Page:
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the web of life in southern Africa

Myrmecocichla formicivora (Ant-eating chat) 

Swartpiek [Afrikaans]; Isanzwili [Xhosa]; Thoromeli (also applied to Capped wheatear), Thume (also applied to rock thrushes) [South Sotho]; Leping [Tswana]; Kaapse miertapuit [Dutch]; Traquet fourmilier [French]; Termitenschmätzer, Ameisenschmätzer [German]; Chasco-formigueiro-meridional [Portuguese]

Life > Eukaryotes > Opisthokonta > Metazoa (animals) > Bilateria > Deuterostomia > Chordata > Craniata > Vertebrata (vertebrates)  > Gnathostomata (jawed vertebrates) > Teleostomi (teleost fish) > Osteichthyes (bony fish) > Class: Sarcopterygii (lobe-finned fish) > Stegocephalia (terrestrial vertebrates) > Tetrapoda (four-legged vertebrates) > Reptiliomorpha > Amniota > Reptilia (reptiles) > Romeriida > Diapsida > Archosauromorpha > Archosauria > Dinosauria (dinosaurs) > Saurischia > Theropoda (bipedal predatory dinosaurs) > Coelurosauria > Maniraptora > Aves (birds) > Order: Passeriformes > Family: Muscicapidae > Genus: Myrmecocichla

Myrmecocichla formicivora (Ant-eating chat)  Myrmecocichla formicivora (Ant-eating chat)

Ant-eating chat. [photo Callie de Wet ©]

Ant-eating chat with millipede. [photo Johan van Rensburg ©]

Myrmecocichla formicivora (Ant-eating chat)  Myrmecocichla formicivora (Ant-eating chat)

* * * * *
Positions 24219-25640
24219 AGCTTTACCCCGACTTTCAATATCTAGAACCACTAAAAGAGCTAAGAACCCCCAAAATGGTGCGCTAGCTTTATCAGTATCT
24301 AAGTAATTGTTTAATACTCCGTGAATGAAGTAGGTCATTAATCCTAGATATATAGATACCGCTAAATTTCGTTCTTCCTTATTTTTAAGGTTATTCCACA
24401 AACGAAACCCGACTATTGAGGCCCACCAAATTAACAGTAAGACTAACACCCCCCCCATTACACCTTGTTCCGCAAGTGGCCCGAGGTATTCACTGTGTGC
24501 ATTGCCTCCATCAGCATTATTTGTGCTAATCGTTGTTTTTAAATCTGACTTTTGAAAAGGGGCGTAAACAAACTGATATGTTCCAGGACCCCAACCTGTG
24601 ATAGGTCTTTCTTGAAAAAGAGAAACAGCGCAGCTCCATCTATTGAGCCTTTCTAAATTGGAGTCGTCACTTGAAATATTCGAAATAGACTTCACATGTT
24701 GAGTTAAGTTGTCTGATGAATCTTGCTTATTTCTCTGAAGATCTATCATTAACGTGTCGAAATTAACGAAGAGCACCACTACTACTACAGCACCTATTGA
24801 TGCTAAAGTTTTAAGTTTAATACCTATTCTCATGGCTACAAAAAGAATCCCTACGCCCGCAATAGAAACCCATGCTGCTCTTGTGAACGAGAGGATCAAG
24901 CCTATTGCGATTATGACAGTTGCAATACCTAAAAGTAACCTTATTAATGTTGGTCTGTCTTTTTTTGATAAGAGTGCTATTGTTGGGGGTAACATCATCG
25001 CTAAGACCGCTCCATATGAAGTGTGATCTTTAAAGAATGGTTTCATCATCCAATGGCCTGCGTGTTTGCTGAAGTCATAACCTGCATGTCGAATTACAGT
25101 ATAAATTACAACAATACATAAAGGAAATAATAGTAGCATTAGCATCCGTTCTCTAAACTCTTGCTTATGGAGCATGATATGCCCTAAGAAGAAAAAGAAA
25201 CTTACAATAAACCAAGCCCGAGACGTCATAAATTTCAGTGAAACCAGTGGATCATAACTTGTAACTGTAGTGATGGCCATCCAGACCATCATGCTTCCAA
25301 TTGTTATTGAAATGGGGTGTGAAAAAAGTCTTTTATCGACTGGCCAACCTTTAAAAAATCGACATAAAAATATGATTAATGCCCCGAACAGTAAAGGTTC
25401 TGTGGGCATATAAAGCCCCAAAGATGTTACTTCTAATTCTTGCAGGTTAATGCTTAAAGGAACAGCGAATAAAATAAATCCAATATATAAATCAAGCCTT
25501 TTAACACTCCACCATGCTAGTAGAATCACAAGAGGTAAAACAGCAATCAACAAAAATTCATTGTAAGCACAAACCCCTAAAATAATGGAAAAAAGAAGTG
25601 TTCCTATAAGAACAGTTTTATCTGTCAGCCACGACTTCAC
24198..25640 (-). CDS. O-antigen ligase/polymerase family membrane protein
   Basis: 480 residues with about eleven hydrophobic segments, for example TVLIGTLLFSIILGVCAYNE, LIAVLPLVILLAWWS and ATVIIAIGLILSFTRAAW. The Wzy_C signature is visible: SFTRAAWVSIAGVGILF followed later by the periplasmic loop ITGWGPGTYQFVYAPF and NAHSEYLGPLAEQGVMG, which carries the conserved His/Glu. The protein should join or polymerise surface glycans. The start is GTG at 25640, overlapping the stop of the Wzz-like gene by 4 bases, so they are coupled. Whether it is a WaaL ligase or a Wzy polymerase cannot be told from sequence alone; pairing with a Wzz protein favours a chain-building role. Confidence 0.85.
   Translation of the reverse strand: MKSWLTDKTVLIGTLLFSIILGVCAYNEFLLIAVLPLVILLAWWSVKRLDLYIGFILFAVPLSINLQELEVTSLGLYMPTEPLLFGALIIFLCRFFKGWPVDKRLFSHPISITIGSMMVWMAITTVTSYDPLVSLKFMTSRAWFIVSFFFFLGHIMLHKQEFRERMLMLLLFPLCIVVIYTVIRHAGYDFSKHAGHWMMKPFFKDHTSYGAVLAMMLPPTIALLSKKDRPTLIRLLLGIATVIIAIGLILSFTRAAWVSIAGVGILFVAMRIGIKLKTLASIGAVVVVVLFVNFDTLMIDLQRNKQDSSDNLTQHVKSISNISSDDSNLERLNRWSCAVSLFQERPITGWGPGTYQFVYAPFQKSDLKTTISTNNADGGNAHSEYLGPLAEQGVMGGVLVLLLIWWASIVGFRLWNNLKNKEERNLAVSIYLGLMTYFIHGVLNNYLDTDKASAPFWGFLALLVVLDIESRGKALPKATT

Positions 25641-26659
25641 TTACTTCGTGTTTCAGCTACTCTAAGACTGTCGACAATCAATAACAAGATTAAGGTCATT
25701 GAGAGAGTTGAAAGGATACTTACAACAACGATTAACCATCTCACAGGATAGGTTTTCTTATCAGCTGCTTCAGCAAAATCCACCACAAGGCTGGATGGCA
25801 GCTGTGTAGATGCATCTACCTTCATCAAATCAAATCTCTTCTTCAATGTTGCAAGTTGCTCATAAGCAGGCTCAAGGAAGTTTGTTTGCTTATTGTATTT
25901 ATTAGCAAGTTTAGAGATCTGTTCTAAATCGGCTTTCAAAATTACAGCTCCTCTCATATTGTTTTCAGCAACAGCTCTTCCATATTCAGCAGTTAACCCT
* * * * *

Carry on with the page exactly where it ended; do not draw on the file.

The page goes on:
Ant-eating chat, Vredenburg, South Africa. [photo Trevor Hardaker ©] Ant-eating chat, Dullstroom, South Africa. [photo Trevor Hardaker ©]

Distribution and habitat

Endemic to southern Africa, occurring across Namibia, Botswana and South Africa, while absent from Mozambique and most of Zimbabwe. It generally prefers open grasslands, semi-arid shrubland, grassy hills and open, arid savanna.

Distribution of Ant-eating chat in southern Africa, based on statistical smoothing of the records from first SA Bird Atlas Project (© Animal Demography unit, University of Cape Town; smoothing by Birgit Erni and Francesca Little). Colours range from dark blue (most common) through to yellow (least common). See here for the latest distribution from the SABAP2.  

Predators and parasites 

  • The eggs are eaten by Rhabdomys pumilio (Striped field mouse).
  • Chicks can be infected with parasitic mites (Ornithonyssus bursa)

Brood parasites

It has been recorded as host of the Greater honeyguide.


It mainly eats insects, especially ants and termites, doing most of its foraging on the ground in Winter, whereas in Summer it prefers to pounce on prey from a low perch. The following food items have been recorded in its diet:


  • Facultative cooperative breeder, meaning that the breeding pair are sometimes helped by juveniles from the previous breeding season.
  • The nest is a bowl of dry grass and roots placed in a chamber at the end of a self-excavated burrow, which is usually about 30-150cm long. Both sexes take about 8-10 days to do the excavation, usually digging into the roof of an Aardvark (Orycteropus afer) burrow, sand wall, steam bank or sand quarry.
  • Egg-laying season is from August-March, peaking from October-November.
  • It lays 2-7, usually 3 eggs, which are incubated solely by the female for about 14-15 days.
  • The chicks are fed by both adults and sometimes helpers, leaving the nest after about 15-18 days. They remain dependent on their parents for about 7-10 days more, after which they still use the burrow for shelter, roosting and as a hiding place when they get alarmed.


Not threatened, in fact common across much of southern Africa.


  • Hockey PAR, Dean WRJ and Ryan PG 2005. Roberts - Birds of southern Africa, VIIth ed. The Trustees of the John Voelcker Bird Book Fund, Cape Town.